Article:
A personal view,
by Councillor Steve Morris
Five years ago, I wrote a column titled: ‘Old media in its death throes – will democracy survive?’ I predicted trouble ahead for local democracy because of a shortage of skilled journalists to hold those in power to account. It turns out I wasn’t alone.
Last year, top law firm Russell McVeagh echoed these concerns. They said Local Government Minister Nanaia Mahuta’s decision to cancel democracy was “positively reported by the press and with few questions asked. This in itself is a concerning precedent”. You can view their comments at: https://www.russellmcveagh.com/insights/february-2021/watching-brief-february-2021
The media reporting favourably on a Labour Government will hardly surprise anyone, but is it because they recently received $55m of taxpayers’ money? No, in my opinion, that’s too simplistic. The $55m Public Interest Journalism Fund is administered at arm’s length by NZ On Air to employ journalists – it doesn’t tell them what to write.
However, look on YouTube at any news clip from the 1980s and compare how reporting has changed. Gone are the days when we were expected to make up our own minds on an issue. Now it’s rare to hear any political news that hasn’t been infused with the reporter’s personal opinion of right and wrong.
There is some evidence to suggest that New Zealand’s media landscape is biased to the left of the political spectrum. MediaBias.co.nz is a watchdog that used a computer algorithm to evaluate the political sentiment of more than 100,000 articles from during the last two years. While their methodology is limited, they found that every nationwide news organisation in New Zealand is biased to the left to a greater or lesser degree.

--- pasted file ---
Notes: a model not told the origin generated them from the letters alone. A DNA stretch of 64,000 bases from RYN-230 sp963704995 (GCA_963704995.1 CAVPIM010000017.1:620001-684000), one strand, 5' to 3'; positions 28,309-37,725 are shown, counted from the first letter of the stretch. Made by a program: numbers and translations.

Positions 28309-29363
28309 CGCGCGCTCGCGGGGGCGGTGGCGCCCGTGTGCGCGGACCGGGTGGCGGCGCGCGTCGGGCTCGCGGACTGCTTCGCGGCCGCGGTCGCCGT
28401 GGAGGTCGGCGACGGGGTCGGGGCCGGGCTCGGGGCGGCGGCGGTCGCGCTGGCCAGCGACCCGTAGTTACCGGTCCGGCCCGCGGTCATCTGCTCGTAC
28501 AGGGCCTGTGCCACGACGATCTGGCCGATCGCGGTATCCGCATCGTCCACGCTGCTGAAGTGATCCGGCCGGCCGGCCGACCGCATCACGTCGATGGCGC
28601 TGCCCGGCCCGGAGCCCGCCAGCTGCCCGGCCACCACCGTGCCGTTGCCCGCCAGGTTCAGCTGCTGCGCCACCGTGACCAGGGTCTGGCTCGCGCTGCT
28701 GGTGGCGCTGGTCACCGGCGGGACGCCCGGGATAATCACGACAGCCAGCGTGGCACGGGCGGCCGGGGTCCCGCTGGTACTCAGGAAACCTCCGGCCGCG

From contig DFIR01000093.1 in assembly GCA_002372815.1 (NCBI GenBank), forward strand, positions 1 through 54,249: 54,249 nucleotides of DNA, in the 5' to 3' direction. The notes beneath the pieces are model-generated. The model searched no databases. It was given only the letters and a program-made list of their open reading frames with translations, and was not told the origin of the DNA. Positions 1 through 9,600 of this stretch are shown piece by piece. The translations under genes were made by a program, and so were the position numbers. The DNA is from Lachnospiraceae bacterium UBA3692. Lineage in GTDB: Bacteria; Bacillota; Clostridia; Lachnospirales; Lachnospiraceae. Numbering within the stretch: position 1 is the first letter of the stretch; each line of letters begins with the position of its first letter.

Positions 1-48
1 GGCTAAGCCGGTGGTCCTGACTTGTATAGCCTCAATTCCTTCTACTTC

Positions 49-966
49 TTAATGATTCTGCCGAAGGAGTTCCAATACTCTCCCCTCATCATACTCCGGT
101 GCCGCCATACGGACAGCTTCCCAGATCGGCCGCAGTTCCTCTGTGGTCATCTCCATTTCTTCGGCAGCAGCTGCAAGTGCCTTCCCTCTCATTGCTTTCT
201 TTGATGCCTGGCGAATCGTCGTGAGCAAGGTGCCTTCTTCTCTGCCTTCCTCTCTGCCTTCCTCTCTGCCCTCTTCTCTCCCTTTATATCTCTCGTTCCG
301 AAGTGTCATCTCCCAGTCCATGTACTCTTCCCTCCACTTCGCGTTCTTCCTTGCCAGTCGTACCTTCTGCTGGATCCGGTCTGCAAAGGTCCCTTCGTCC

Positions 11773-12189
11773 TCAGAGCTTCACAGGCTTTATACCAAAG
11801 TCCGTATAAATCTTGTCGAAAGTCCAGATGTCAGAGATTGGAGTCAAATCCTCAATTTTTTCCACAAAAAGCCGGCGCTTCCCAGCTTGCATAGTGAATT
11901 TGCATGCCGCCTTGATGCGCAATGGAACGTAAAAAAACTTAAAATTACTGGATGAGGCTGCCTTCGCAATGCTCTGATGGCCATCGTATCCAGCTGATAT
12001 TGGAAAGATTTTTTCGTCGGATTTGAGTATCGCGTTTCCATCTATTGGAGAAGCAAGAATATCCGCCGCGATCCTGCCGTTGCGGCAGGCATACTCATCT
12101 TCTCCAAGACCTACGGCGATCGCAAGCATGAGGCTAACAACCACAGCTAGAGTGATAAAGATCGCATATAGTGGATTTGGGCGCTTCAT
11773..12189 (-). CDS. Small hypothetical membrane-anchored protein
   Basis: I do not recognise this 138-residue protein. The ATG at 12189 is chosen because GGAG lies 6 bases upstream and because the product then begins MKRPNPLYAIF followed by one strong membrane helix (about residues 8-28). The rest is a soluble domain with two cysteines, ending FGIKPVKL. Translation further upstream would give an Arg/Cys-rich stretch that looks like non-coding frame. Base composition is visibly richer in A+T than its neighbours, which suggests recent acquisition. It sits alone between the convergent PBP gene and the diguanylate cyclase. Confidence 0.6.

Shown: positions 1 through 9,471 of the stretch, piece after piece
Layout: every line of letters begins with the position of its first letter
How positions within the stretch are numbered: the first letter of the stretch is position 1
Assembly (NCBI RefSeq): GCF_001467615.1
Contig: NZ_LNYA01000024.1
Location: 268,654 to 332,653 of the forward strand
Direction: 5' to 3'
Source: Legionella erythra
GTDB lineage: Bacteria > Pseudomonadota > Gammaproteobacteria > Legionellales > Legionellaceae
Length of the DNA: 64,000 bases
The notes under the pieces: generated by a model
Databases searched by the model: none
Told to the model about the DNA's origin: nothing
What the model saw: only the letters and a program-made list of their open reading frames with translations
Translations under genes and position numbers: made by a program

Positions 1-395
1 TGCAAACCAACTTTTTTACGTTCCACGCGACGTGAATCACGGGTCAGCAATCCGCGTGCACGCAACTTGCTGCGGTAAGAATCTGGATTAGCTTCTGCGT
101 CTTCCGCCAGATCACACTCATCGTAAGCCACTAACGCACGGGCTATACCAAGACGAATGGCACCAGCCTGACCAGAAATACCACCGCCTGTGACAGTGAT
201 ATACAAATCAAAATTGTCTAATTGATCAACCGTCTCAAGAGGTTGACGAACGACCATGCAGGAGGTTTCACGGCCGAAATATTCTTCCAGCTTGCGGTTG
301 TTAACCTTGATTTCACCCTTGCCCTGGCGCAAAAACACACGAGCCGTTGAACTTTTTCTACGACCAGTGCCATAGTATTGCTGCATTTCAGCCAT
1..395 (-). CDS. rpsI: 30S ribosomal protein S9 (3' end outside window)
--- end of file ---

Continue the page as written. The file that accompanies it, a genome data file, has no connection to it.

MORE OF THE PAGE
This is concerning because if what’s reported doesn’t reflect reality, the media is no longer seen as an honest broker. A great example of this is the Tauranga City Council Commission’s quarterly reports to Nanaia Mahuta. They report the percentage of ‘positive’ news stories written about the council and use this to argue that the council’s popularity is increasing. However, in reality, council has never been less popular.
Tauranga-based market research company Key Research surveys residents’ satisfaction with council several times a year. As of February, more residents are dissatisfied with council than satisfied – for the first time ever – but this has never been reported. Not even the council, under Mayor Tenby Powell’s leadership, reached such depths.
A recent survey suggests New Zealanders don’t trust the media. The 2022 Acumen Edelman Trust Barometer puts confidence in the media at just 41 per cent. An alarming 64 per cent of respondents believe reporters are deliberately trying to mislead people or exaggerate the truth.
The media need to drop the bias and learn to report reality, not what they want reality to be, because the stakes are high. Perceived bias drives people to even less reliable ‘news’ on the internet, and that’s bad for our democracy.